Come, Lord Jesus!

Pastor Jim Kniseley presented this sermon at Resurrection on December 2, 2012, the first Sunday in Advent.  The text for this sermon is 1 Thessalonians 3:12 and 13, “And may the Lord make you increase and abound in love for one another and for all, just as we abound in love for you.  And may he so strengthen your hearts in holiness that you may be blameless before our God and Father at the coming of our Lord Jesus with all his saints.”

 

Dear Friends in Christ,

 

The word “maranatha” appears in the next to the last sentence of the entire Bible.  “Maranatha” is a Greek word that means “come, Lord Jesus.”  I tell you this because it sure seems to me that today, on this first Sunday in the church calendar, on the first Sunday in Advent, “maranatha” beautifully sums up the entire message of today’s worship:  “Come, Lord Jesus!”

 

This faith community recognizes the coming of Jesus in 3 ways:

 

1.      We know that Jesus came the first time as the baby born in Bethlehem, as our

stable here suggests. It is our firm belief that Jesus has come into this world.

 

2.      We also believe that Jesus will come again someday at the end of earthly time to usher in his eternal kingdom.  That is what our gospel lesson today is pointing us toward.

 

3.       And we believe that Jesus comes even now to us in a way that is life-fulfilling, though sometimes a bit of a mystery to us.  He comes to us in the preaching and teaching of his Holy Word and in the sacraments of Holy Baptism and Holy Communion in which he promises to be present for us.

 

I like the Candle Song that Amy Burcher chose for us to sing today as the first candle on the advent wreath was lit.  This song helps us remember the first coming of Jesus: Let there be light, Let it shine bright, Piercing the darkness with dazzling white.  Hope for the hopeless was born on that night When God will send his son and say let there be light.

 

What I like about that song is that  it expands our minds to consider other ways in which Jesus comes into this world.  We believe  that Jesus came into the world as the light of the world back then.  And, we believe that Jesus still comes into the world through us each time we bring the good news of God’s love to the hopeless, and whenever we dare to pierce the darkness of this world with God’s goodness and love.

 

I invite us to look now for evidence that folks in this faith community are bringing good news to the hopeless and piercing the darkness of this world with God’s love and goodness.  How about turning to the back section of your bulletin and see what ways Resurrection folks are keeping the light going.  I was hungry and you fed me!  tells us that Pam Steinkoenig, Jennifer, Laura and Scott Phoebus, and Tammy and Chris Campbell will be cooking at the Brisben Shelter next Sunday and many here are contributing food.  Scouting for Food Project tells us that the food goods listed there will be distributed to people in need through our Angel Tree Project, to the Christ Lutheran Food Pantry and Hope House.  November/December Food of the Month tells us what food we can provide for the Christ Lutheran Food Pantry.  Scarbeck Project tells us of the many items that are being collected by our congregation for Lutheran Churches in New York that were hard hit by Hurricane Sandy.  We know that our youth are partnering with the Scarbeck family to make this happen.  The evidence of people in this congregation stepping up to help people in unselfish ways is commendable and a great way to let the light of Jesus shine in the darkness of this world.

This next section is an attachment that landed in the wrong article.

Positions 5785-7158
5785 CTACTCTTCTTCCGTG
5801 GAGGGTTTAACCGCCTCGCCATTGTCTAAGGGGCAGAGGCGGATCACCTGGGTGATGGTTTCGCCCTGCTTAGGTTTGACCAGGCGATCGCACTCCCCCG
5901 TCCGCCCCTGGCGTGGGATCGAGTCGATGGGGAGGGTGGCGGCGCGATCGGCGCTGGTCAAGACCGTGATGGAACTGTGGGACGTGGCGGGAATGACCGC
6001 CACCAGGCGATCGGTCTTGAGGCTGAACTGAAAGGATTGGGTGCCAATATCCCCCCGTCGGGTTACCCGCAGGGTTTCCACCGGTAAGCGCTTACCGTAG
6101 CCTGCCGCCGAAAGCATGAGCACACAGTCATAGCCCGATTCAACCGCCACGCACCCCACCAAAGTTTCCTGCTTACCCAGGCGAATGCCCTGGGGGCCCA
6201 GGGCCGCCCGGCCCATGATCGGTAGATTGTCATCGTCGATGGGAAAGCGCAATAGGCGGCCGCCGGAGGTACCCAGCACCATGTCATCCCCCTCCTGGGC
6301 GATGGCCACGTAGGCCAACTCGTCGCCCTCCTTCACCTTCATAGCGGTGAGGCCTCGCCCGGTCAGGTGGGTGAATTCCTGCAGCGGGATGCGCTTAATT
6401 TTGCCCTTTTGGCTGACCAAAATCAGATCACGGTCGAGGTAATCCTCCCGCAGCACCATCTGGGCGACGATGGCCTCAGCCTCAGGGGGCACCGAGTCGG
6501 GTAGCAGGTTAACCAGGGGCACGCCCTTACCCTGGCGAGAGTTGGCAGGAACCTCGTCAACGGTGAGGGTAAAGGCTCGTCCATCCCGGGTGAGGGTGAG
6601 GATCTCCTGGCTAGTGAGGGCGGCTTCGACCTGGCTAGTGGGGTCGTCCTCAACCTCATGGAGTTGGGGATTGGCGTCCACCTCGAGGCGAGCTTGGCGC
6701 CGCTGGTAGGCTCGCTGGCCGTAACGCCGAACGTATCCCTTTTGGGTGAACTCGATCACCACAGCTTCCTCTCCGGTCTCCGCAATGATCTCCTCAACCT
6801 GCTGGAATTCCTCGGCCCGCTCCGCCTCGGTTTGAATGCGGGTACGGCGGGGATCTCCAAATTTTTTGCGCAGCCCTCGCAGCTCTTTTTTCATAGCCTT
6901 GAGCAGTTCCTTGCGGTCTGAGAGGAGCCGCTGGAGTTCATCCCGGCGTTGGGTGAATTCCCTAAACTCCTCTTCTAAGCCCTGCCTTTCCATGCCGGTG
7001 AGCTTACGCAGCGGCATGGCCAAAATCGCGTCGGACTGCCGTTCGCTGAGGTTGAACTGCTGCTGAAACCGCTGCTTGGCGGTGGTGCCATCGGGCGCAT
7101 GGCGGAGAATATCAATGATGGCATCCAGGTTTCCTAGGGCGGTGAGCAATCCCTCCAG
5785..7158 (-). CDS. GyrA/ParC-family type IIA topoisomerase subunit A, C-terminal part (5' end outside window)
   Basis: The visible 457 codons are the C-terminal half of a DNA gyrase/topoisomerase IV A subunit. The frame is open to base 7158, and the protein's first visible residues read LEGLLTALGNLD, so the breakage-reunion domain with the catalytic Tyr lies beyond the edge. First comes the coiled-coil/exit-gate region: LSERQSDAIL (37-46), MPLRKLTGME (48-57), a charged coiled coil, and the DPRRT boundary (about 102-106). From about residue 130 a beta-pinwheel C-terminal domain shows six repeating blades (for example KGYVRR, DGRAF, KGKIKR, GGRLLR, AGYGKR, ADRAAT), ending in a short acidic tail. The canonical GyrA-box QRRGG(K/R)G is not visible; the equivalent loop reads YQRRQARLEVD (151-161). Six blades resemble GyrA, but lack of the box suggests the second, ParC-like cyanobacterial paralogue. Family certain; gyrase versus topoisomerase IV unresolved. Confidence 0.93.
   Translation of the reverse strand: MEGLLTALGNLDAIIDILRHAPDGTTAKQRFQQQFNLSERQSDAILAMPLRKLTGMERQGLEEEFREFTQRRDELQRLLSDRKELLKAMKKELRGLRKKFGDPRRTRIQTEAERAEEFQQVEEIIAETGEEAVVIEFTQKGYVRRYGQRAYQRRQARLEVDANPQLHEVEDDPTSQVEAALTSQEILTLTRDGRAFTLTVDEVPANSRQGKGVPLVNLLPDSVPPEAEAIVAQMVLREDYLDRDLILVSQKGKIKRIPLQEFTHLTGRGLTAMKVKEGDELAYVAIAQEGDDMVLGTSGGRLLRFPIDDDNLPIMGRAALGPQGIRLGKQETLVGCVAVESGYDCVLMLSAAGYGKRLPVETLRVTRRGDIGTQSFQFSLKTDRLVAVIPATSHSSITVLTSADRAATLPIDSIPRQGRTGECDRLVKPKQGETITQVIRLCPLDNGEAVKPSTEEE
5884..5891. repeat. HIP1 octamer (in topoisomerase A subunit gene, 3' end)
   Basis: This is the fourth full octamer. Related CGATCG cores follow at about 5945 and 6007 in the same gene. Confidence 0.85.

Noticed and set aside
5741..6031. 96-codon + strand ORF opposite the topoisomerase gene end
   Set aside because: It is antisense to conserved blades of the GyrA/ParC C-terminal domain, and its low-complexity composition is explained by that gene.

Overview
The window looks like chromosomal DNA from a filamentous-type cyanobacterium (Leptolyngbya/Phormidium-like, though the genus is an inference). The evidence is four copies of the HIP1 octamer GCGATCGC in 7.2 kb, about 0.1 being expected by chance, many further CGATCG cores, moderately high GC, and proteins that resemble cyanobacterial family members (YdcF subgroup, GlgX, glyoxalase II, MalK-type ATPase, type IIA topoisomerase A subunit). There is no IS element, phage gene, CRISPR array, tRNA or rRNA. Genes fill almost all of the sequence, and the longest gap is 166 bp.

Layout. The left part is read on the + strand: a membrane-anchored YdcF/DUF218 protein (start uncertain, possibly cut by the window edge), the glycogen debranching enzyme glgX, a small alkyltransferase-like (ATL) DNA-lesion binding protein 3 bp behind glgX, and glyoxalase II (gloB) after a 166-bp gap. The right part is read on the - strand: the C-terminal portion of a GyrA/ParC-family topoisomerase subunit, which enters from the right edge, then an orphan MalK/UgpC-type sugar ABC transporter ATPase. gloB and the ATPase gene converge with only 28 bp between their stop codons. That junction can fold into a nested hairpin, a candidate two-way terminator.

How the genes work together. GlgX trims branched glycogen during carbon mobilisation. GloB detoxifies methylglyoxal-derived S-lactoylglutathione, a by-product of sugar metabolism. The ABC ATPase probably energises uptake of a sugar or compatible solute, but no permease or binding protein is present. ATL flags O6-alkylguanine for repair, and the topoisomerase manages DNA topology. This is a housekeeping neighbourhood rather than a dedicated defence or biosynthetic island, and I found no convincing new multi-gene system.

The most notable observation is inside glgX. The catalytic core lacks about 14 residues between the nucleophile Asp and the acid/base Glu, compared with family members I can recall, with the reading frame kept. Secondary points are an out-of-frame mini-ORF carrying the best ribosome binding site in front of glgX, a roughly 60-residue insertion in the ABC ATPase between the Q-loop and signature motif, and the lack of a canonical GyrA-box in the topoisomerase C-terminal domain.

So, Resurrection people, on this first Sunday of Advent,  (1) we have lit one candle for our preparation for the coming of Jesus at Christmas,  (2) we are admonished to prepare our hearts and minds to meet the gracious Jesus at the end of our life, and (3) we receive Jesus today in many ways, including the preaching and teaching of his word, in the sacraments, and whenever we dare to pierce the darkness of this world with his light and love.

 

Will you say the word “maranatha?”  Come Lord Jesus!

 

Amen.